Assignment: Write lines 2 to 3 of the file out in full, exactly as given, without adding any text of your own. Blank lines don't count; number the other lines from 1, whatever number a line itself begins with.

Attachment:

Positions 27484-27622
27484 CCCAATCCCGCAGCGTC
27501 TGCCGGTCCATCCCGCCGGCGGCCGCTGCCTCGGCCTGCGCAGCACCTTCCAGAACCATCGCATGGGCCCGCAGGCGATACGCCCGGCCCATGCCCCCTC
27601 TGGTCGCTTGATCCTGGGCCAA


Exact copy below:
27484 CCCAATCCCGCAGCGTC
27501 TGCCGGTCCATCCCGCCGGCGGCCGCTGCCTCGGCCTGCGCAGCACCTTCCAGAACCATCGCATGGGCCCGCAGGCGATACGCCCGGCCCATGCCCCCTC